Aloe Blacc has recently revealed that he and Avicii had been working on several tracks before the world-renowned DJ and producer sadly passed away earlier this year. These songs have never been released or heard by the public. He informed Daily Star that: “there are several songs left. I believe the record label is working with his parents and the estate to find a way to bring these unreleased songs to the public.”

There have been a couple of negative views towards this news over Twitter, similarly to those that appear after the death of most artists. Many people are arguing that these tracks should not be released and that the record label is looking to make money off the artist’s death.

This debate has risen before with releases of Michael Jackson’s album ‘Xscape,’ or Kurt Cobain’s ‘Montage of Heck: The Home Recordings.’ On the one side, some view it as disrespectful. Although there are fans out there who have supported these artists throughout their careers and continuously expressed love towards their music, it is somewhat invasive. It seems unfair that the artist doesn’t get to have a say on whether they want their music to be released. Furthermore, there is the argument that record labels and producers are viewing these situations as money opportunities. With the artists having passed away, it seems like the best bet is that a lot of people will want to listen to their last ever tracks, soaking up every last bit of them and increasing both sales and streaming rates.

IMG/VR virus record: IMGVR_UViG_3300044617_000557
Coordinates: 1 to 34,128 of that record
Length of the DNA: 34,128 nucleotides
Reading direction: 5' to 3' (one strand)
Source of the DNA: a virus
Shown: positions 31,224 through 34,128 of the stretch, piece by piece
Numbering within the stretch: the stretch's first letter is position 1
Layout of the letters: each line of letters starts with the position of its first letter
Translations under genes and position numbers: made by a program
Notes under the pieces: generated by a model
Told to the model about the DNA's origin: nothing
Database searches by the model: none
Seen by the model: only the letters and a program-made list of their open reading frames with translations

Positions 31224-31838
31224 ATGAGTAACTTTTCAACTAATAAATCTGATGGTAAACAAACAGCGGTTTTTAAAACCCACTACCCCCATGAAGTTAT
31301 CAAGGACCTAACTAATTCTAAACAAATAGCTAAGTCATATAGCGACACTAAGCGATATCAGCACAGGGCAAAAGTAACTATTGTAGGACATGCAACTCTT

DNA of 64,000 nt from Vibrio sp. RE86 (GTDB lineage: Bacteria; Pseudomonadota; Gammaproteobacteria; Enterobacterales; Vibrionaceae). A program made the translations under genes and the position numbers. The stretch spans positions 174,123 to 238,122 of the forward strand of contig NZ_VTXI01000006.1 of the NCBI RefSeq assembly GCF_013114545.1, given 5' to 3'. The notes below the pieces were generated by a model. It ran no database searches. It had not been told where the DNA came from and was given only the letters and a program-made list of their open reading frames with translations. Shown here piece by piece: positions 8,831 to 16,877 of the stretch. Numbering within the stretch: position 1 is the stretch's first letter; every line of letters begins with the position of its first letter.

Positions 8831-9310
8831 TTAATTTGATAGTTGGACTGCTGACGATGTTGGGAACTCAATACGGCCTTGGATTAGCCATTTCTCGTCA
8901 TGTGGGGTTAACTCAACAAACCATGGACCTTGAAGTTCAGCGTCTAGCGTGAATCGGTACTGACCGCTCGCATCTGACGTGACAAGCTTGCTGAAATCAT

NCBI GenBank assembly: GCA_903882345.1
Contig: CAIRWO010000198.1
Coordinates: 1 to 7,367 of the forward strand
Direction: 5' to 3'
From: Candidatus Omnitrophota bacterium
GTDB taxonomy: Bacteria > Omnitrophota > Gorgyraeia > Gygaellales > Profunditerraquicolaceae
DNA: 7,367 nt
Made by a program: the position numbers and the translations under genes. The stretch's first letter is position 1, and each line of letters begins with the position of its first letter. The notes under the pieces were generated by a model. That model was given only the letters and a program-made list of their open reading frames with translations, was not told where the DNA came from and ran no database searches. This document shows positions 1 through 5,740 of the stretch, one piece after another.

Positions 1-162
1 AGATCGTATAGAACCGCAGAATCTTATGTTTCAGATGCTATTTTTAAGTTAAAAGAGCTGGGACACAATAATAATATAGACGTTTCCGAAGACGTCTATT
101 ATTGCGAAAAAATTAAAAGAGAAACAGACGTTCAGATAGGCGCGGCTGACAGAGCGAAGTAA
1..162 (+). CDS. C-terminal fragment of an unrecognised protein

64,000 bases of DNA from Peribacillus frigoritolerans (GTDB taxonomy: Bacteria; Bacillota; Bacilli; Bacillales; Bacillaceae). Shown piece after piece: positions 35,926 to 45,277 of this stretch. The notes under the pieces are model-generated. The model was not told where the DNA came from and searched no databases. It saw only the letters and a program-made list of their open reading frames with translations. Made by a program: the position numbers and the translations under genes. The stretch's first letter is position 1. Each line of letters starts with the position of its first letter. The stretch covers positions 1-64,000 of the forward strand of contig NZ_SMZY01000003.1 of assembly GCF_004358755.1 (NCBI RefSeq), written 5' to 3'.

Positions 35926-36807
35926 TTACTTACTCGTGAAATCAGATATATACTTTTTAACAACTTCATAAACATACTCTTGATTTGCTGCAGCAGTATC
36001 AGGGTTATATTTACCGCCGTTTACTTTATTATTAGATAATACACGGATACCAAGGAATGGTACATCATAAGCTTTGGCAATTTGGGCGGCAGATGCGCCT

On the other hand, there are certain tracks finished by artists and that have been ready to release a while before their deaths, which could sometimes be unexpected. Some of these posthumous tracks have had a huge impact not only on the music industry but in the world. Artists such as Bob Marley with ‘Buffalo Soldier’ (1983), Tupac with ‘Changes’ (1998) or even Notorious B.I.G with ‘Hypnotize’ (1997).

Personally, as a writer who has spent the last five years working on a novel which isn’t even close to how I would like to be, I would still want my work to be seen and read. To me, it would be such a shame to have put in all that work and have it go to waste. That’s my own perspective. I’m sure there are artists out there with different opinions and in this case, these opinions don’t really have the opportunity to be taken into account.

By Sam Dawson

Images provided by Island Records

 

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